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The Aristocrats

Heavy Prog

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The Aristocrats You Know What...? album cover
3.81 | 63 ratings | 4 reviews | 10% 5 stars

Excellent addition to any
prog rock music collection

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Studio Album, released in 2019

Songs / Tracks Listing

1. D-Grade Fuck Movie Jam (6:31)
2. Spanish Eddie (6:56)
3. When We All Come Together (6:16)
4. All Said and Done (4:43)
5. Terrible Lizard (6:30)
6. Spiritus Cactus (5:59)
7. The Ballad of Bonnie and Clyde (7:37)
8. Burial at Sea (6:35)
9. Last Orders (8:32)

Total Time 59:39

Line-up / Musicians

- Guthrie Govan / guitar
- Bryan Beller / bass
- Marco Minnemann / drums

Note : The actual instrumentation could not be fully confirmed at this moment

Releases information

CD Boing - BM 00009 (2019, US)

Thanks to mbzr48 for the addition
and to Quinino for the last updates
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Buy THE ARISTOCRATS You Know What...? Music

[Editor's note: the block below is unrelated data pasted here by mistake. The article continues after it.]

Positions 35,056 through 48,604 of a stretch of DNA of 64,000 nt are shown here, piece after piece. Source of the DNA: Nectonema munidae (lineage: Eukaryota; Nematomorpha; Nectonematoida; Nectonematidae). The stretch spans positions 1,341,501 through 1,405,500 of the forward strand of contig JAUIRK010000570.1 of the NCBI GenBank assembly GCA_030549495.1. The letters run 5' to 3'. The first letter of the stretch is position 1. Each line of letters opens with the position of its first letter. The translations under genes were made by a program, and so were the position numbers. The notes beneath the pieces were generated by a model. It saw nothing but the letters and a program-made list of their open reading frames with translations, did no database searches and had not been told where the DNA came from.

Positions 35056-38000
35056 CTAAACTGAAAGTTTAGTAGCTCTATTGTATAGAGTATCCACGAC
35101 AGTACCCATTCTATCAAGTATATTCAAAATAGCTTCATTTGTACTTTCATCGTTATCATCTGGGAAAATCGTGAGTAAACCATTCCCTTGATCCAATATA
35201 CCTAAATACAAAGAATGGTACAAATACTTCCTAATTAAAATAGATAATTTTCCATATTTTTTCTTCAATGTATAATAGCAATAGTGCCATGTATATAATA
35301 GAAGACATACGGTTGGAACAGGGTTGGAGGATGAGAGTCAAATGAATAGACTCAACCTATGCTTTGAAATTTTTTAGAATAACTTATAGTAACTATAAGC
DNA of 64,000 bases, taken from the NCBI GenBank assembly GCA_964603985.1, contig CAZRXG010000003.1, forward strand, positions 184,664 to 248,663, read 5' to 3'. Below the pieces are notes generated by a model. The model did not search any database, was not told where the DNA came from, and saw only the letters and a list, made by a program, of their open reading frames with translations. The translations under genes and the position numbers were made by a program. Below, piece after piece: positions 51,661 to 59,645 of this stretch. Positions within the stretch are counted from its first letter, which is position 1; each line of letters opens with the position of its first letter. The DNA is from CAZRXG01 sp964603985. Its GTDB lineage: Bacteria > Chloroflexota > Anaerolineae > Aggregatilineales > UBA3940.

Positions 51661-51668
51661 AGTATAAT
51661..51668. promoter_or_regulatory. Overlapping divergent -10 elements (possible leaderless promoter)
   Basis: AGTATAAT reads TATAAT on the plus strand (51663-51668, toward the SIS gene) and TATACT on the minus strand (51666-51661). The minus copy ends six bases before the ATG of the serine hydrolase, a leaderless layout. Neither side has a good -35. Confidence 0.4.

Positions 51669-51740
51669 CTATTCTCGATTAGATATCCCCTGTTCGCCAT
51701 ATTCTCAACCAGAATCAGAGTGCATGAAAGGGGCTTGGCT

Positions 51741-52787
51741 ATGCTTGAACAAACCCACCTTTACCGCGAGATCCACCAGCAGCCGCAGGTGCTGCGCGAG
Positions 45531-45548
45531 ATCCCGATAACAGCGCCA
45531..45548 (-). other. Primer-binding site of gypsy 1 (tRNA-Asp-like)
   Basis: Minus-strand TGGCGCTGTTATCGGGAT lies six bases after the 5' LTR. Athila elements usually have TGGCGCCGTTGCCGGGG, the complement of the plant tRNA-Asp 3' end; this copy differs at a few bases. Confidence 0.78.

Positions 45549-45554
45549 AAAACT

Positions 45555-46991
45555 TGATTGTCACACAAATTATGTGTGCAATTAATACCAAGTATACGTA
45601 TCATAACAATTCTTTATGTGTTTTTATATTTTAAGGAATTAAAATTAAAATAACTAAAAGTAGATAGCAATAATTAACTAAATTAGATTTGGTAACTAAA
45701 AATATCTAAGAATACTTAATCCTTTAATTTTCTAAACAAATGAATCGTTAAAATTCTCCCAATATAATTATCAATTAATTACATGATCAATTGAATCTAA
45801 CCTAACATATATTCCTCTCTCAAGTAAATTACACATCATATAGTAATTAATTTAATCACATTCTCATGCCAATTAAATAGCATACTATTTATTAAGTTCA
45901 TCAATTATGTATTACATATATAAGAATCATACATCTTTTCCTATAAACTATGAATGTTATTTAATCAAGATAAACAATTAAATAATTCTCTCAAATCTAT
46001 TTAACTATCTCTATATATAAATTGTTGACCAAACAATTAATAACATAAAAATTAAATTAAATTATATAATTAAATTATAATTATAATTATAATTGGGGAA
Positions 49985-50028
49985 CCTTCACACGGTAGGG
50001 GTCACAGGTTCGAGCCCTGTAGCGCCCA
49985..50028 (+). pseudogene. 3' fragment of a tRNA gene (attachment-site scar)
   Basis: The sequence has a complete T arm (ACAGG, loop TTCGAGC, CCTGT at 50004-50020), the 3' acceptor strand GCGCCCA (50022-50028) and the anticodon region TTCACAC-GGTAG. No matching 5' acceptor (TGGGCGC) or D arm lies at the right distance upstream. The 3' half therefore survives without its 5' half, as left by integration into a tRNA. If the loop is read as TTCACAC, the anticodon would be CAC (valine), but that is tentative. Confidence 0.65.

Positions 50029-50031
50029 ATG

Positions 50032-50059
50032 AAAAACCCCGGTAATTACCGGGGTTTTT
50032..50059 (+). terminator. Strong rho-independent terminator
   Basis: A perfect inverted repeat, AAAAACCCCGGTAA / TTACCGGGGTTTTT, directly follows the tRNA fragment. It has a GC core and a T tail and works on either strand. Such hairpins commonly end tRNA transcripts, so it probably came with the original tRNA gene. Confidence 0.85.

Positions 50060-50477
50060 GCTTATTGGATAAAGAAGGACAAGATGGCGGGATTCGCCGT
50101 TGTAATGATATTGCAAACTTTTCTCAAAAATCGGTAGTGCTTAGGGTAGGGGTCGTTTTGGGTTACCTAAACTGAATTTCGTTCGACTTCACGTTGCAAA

THE ARISTOCRATS You Know What...? ratings distribution

(63 ratings)
Essential: a masterpiece of progressive rock music(10%)
Excellent addition to any prog rock music collection(56%)
Good, but non-essential (24%)
Collectors/fans only (8%)
Poor. Only for completionists (3%)

THE ARISTOCRATS You Know What...? reviews

Showing all collaborators reviews and last reviews preview | Show all reviews/ratings

Collaborators/Experts Reviews

Review by TCat
SPECIAL COLLABORATOR Honorary Collaborator / Retired Admin
4 stars "The Aristocrats" is a Heavy Prog, powerhouse trio made up of guitarist Guthrie Govan, basist Bryan Beller, and drummer Marco Minnemann, who have had musical influences in quite a variety of genres from death metal to jazz. Since their formation, they have released 4 full length albums. Their fourth album, released in June of 2019, is called "You Know What??" The album features all 3 of the original members. The album is made up of 9 tracks, each one of the band members writing 3 of the tracks, which is typically the way they create music. The overall run-time is just short of an hour. The music is also all instrumental, yet still full of musical humor that a Zappaphile could appreciate.